Trump supporters broke through a police barrier outside the Capitol on Jan. 6.John Minchillo/Associated Press
It’s hard to think of another crime that the perpetrators documented so thoroughly and publicly.
The people who participated in the Capitol attack on Jan. 6 posted thousands of videos of it to Parler, a social network. Journalists and other witnesses have released dozens of their own videos, too. Over the past several days, news organizations have been studying these videos and have begun releasing more details about what happened.
This reconstruction work is important, because the attack was a signature moment in U.S. history: A mob, incited by the president of the United States, stormed the halls of Congress in an effort to prevent it from certifying the president’s electoral defeat. During the attack, the mob killed a police officer and went looking for members of Congress.
Below, my colleagues and I have summarized the key points from the latest news accounts, and we’ve provided links for people who want to go deeper:
The mob came very close to lawmakers. At several points, rioters were within feet of members of Congress, separated by only a small group of police officers, a multimedia article in The Washington Post shows. Some rioters passed within 100 feet of Vice President Mike Pence, who was hiding with his family in an office near the Senate chamber.
Many of the attackers openly discussed committing violence, and lawmakers feared for their lives.
“Drag them out!”
one man yelled inside the Capitol, referring to lawmakers;
“Hang Mike Pence!”
another group chanted
As the mob closed in, members of Congress hiding inside the House chamber called loved ones and told one another to remove their lapel pins so rioters could not identify them.
Protesters confronted Capitol Police officers outside the Senate chamber.Erin Schaff/The New York Times
Rioters abused the police. One man, carrying an American flag, profanely yelled at a line of Washington police officers that his 5-year-old son was more of a man than they were. Others beat, knocked over and pushed past officers, and threatened to kill one with his own gun.
Police officers inside the Capitol were often outnumbered and chose not to use force. In the Post video, Officer Eugene Goodman, facing down a large group by himself, lured the mob to chase after him — away from the Senate chamber.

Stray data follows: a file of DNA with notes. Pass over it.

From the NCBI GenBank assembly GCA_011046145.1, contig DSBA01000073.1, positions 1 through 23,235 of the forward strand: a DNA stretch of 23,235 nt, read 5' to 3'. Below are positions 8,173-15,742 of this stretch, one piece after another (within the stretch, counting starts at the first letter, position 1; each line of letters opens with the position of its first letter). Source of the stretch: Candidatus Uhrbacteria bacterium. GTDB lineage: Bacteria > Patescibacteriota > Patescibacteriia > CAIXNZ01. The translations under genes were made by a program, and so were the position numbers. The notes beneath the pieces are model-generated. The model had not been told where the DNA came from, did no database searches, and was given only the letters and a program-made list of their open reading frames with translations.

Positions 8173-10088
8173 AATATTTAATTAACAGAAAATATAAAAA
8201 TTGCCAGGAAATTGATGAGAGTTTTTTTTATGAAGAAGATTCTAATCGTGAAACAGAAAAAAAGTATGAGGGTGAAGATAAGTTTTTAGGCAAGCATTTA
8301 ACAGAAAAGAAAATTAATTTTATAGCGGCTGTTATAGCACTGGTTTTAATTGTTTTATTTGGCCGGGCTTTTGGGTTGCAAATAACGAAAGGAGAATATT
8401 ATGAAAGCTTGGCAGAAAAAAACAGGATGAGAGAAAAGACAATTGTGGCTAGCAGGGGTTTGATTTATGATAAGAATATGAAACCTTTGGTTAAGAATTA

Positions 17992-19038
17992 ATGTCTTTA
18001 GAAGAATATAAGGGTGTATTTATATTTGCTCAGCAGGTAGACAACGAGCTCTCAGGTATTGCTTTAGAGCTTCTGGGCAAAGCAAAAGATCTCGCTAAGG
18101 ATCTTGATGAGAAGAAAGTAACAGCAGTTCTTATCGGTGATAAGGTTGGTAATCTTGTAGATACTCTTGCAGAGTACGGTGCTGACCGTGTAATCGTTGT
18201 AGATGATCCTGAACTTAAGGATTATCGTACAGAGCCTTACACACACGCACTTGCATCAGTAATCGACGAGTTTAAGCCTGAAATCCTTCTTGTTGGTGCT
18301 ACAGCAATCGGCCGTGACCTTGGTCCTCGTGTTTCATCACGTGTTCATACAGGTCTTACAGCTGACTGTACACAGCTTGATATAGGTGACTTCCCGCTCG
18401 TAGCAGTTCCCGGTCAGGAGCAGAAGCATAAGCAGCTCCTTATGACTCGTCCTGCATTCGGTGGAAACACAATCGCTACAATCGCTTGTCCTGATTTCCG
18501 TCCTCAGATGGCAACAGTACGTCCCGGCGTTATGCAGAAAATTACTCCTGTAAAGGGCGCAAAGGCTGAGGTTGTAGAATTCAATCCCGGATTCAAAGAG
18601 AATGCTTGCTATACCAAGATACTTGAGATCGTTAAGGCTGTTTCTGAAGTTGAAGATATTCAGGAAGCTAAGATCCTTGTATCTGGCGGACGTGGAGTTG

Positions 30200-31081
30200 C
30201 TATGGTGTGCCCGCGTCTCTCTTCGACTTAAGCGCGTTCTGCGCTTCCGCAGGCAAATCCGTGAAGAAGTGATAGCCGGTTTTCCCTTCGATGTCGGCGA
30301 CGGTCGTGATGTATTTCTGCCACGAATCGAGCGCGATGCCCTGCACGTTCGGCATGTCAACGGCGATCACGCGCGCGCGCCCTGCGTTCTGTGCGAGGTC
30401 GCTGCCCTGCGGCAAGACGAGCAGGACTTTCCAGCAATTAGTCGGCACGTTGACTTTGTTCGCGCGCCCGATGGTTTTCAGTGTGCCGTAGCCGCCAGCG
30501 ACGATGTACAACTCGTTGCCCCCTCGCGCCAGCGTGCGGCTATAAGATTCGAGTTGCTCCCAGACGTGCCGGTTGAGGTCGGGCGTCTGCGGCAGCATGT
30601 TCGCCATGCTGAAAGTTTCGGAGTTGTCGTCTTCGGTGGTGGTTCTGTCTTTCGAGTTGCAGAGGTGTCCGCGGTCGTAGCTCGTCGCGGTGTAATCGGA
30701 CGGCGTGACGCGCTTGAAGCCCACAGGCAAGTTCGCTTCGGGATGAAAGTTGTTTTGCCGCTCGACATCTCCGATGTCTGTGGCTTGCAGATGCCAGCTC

Later, after senators had evacuated, a lone officer politely pleaded with rioters to leave the chamber.
“Any chance I could get you guys to leave the Senate wing? Just want to let you guys know this is, like, the sacredest place.”
the officer asks in video captured by The New Yorker’s Luke Mogelson.
Only after the arrival of more backup, some from the D.C. National Guard, did officers end the riot.
Members of the mob on the Senate floor.Win Mcnamee/Getty Images
Some rioters may have been collecting information. The New Yorker video shows a group of men rifling through Senate desks and snapping photos. One says he is looking for something to “use against these scumbags.”
The F.B.I. is also investigating whether a Pennsylvania woman stole computer equipment from Speaker Nancy Pelosi’s office and intended to sell it to Russian agents. The woman turned herself in to the police yesterday.
The mob felt empowered by Republican leaders.
“We are listening to your boss: Trump.”
As rioters pushed their way down a hallway, one shouted at a police officer.
“I think Cruz would want us to do this, so I think we’re good.”
And as a few men looked through documents on the Senate floor, one, referring to Senator Ted Cruz, said
Multiple military members, active and retired, were part of the mob. The F.B.I. is investigating the role of the Oath Keepers, an anti-government militia made up largely of former law enforcement and military veterans. (In response, the Pentagon says it will intensify internal efforts to combat far-right extremism.)
Another rioter was Klete Keller, a gold-medal-winning swimmer. One of Keller’s former Olympic teammates described him as an “aimless, rudderless, 30-something man who … became a perfect candidate to fall into a radical, conservative rabbit hole of conspiracy theorists and rioters involved in insurrection,” according to The Post. Since the riot, Keller told a former coach that he “didn’t mean for any of this to happen,” The Times reported.
So far, at least 70 people have been arrested and charged with participating in the attack. The authorities say they are still seeking information, as this F.B.I. poster with suspects’ photos shows.
The Times put together maps, images and videos from the day to show how President Trump’s rally gave way to violence.
ProPublica collected more than 500 videos, offering a view of what the attack looked like from inside the mob.
Protesters recorded one another in the Capitol. Saul Loeb/Agence France-Presse — Getty Images